Statistics from the Kenya National Bureau of Statistics (KNBS) released last week show that the inflation rate dropped from 12% in the month of May to 10% in the month of June. Good news, right? Probably it is; but maybe only to the guys who come up with the figures or some few fellows who understand what economics is all about.
This could be the best of news as we have lived through a period of high inflation which in turn pushed up interest rates, making borrowing a hustle. People who had loans had to go back to their banks to restructure their loan agreements to fit into the then prevailing high inflation rates. Cost of living went up, with oil prices shooting up every time the Energy Regulatory Commission (ERC) came to make its announcements. Life was becoming unbearable to many common mwananchis who have no idea of what this inflation thing is all about.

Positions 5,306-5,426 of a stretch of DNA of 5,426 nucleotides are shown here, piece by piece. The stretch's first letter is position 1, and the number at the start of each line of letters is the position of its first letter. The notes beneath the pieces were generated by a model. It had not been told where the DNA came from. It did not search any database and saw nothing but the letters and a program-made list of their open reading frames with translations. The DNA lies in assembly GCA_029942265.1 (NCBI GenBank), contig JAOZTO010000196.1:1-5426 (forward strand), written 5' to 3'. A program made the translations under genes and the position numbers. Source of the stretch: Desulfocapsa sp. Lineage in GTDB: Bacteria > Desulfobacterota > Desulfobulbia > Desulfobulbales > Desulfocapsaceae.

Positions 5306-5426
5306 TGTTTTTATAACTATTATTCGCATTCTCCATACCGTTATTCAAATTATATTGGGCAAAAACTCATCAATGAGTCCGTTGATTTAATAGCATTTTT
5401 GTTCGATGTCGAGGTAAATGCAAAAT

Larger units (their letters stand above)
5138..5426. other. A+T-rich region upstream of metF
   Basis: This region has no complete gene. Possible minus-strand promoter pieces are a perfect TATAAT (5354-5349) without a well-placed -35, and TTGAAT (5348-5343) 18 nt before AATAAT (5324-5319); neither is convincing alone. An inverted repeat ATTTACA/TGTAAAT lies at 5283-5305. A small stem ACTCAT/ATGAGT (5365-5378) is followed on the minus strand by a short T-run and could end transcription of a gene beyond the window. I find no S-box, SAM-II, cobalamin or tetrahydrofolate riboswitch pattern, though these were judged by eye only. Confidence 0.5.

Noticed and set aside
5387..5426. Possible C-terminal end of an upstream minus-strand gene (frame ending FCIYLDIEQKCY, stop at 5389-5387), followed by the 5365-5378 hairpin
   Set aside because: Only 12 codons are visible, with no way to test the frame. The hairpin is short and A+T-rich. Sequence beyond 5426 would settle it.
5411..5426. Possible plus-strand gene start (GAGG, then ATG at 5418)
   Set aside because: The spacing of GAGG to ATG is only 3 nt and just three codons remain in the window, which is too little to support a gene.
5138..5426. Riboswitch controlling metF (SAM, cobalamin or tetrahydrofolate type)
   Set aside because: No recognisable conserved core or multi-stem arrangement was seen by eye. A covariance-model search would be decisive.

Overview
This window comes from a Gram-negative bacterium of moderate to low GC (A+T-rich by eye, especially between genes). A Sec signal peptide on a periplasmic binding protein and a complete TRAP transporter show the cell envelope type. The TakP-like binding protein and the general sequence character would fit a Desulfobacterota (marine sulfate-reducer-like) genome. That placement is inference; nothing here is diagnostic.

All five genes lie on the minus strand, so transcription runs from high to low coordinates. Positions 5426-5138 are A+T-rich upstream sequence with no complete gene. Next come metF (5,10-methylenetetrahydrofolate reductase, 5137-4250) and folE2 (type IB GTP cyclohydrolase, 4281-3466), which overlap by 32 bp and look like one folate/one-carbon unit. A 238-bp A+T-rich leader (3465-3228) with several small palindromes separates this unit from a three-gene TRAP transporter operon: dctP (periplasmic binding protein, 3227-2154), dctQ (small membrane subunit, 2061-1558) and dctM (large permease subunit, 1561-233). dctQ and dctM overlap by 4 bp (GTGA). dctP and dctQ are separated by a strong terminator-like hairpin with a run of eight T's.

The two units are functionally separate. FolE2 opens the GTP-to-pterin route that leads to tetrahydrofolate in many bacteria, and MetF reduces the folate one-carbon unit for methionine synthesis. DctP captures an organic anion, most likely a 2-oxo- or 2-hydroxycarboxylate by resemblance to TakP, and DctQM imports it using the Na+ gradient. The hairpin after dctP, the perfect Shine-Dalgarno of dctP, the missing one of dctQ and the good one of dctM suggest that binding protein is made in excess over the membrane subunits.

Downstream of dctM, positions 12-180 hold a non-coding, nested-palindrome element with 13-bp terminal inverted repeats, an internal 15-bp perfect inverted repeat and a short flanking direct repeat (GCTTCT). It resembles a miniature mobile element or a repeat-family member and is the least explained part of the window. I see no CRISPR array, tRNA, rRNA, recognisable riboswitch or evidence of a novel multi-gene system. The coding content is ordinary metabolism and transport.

But thanks to the recovering economy, now the inflation rates are headed south and are nearing the one digit level. We could then expect the banks to lower their interest rates and prices of many commodities and services to drop as well.
However, since the rates started coming down, the banks have not proportionately lowered their interest rates. This raises a question of whether they are really acting in the best interest of our economy or they are only blinded by profits? On the other hand, prices of oil and other basic food stuffs have not shown a significant drop, and we are waiting to see what is up next for this month of July.
The figures from KNBS could be saying one thing, and what is happening on the ground could be totally different. However, with meager optimism, we could say that there are some changes also on the ground towards the positive – a fall in price levels.